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Night owls at greater risk of heart disease and diabetes

September 29, 2022

People who stay up later could be at a greater risk of heart disease and diabetes than early birds.

So called 'night owls' could be putting themselves at a greater risk of heart disease and diabetes than those who rise earlier in the day

New research from Rutgers University in New Jersey has revealed that those who rise early in the day rely more on fat as an energy source, and are often more active during the day, than those who stay up later, meaning fat builds up more easily in night owls and leads to a variety of health issues.

It is hoped that the findings may prove valuable in helping to explain why night owls are at greater risk of type 2 diabetes and cardiovascular disease, and may also aid doctors in identifying patients earlier who are more likely to develop the conditions.

The researchers divided 51 obese middle-aged adults into early birds and night owls, depending on their answers to a questionnaire on sleeping and activity habits.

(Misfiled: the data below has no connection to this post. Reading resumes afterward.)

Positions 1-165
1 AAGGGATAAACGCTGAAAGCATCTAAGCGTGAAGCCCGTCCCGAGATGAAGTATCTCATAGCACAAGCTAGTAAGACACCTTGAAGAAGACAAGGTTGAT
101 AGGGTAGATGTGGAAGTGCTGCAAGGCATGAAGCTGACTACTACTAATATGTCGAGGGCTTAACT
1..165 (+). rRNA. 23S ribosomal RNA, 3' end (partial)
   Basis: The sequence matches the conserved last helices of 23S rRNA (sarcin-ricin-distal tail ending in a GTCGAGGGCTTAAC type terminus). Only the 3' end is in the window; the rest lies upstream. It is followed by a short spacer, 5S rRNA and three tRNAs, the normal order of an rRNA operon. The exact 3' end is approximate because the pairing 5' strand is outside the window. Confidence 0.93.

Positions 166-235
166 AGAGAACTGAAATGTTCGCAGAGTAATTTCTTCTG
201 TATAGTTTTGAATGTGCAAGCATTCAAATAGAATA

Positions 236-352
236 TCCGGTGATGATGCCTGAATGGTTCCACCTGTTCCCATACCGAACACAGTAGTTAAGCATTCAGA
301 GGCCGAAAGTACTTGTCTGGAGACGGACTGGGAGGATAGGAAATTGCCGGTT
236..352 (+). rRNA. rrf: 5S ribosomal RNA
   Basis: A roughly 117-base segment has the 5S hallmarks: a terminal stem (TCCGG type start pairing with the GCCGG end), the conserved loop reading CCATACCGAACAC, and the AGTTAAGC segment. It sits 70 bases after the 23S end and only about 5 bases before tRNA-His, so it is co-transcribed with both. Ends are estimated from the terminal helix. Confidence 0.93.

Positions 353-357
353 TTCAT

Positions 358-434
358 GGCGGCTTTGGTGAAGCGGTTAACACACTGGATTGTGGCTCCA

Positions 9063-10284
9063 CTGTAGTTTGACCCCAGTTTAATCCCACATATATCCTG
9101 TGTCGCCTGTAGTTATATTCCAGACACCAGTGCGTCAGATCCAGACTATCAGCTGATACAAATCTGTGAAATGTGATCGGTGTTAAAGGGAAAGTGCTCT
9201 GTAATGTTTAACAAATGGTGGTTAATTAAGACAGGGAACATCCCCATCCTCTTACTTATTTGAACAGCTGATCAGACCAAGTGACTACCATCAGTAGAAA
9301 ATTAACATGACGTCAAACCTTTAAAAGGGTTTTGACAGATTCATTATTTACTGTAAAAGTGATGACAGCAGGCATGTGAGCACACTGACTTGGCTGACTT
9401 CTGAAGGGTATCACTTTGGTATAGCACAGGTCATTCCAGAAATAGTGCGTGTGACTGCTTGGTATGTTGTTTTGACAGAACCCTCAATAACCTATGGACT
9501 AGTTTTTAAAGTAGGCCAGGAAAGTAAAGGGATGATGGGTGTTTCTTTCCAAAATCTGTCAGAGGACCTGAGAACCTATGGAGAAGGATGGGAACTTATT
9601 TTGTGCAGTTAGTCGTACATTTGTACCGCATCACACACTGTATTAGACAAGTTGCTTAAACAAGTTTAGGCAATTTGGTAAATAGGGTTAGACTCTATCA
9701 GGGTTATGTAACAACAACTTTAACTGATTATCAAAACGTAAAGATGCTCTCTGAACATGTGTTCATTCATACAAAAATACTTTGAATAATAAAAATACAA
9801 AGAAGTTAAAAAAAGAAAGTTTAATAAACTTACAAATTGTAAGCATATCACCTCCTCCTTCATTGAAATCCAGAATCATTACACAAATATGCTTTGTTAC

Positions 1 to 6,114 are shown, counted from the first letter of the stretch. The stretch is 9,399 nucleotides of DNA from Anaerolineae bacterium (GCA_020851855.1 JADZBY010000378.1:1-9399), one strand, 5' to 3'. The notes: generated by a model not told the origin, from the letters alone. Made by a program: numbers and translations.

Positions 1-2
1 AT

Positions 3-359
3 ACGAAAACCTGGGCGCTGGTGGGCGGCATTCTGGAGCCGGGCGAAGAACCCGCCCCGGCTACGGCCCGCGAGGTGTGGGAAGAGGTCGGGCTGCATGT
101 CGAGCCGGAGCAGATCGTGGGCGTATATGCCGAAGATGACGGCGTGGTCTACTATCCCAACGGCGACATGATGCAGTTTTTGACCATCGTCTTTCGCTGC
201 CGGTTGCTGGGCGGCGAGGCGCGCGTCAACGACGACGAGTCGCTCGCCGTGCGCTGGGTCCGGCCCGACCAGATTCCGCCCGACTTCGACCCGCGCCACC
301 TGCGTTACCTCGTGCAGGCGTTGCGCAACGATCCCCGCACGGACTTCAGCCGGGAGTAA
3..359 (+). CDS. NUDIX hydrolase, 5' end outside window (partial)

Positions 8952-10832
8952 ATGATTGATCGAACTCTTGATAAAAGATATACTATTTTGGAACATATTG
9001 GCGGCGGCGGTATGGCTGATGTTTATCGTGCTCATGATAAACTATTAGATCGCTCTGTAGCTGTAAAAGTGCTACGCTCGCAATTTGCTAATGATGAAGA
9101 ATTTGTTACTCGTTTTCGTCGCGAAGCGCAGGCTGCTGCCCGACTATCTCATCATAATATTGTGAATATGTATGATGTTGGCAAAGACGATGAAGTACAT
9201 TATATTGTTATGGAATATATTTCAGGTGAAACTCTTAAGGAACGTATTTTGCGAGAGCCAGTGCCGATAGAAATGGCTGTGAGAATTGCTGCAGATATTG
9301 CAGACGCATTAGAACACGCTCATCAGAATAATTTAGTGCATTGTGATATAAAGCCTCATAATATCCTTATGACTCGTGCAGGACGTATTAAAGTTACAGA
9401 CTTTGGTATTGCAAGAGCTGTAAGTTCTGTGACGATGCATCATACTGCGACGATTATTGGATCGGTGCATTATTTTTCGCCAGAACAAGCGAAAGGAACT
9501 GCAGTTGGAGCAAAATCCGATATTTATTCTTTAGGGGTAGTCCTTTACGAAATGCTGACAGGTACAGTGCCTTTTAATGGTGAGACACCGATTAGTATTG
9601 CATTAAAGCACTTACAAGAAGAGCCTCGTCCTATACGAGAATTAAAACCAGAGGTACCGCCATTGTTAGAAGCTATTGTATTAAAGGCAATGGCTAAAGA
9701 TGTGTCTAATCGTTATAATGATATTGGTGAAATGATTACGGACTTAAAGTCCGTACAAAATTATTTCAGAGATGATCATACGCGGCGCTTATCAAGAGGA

They then monitored the volunteers’ activity patterns for a week and tested their bodies’ fuel preferences at rest and while performing moderate or high-intensity exercise on a treadmill.

The team found that early birds were more sensitive to blood levels of the hormone insulin and burned more fat than night owls while at rest and during exercise. Meanwhile, the night owls were less sensitive to insulin and their bodies favoured carbohydrates over fat as an energy source.

Writing in Experimental Physiology, Professor Steven Malin said it was unclear why differences in metabolism were seen in night owls and early birds. One possibility, he believes, is a mismatch between the time people go to bed and wake the next morning and the circadian rhythms that govern their body clocks.

The findings could affect discussions around the health risks of night shift work and even changing the clocks to suit daylight hours. “If we promote a timing pattern that is out of sync with nature, it could exacerbate health risks,” Malin said. “Whether dietary patterns or activity can help attenuate these is an area we hope becomes clear in time.”

Related: ‘Light’ sleepers risk heart disease

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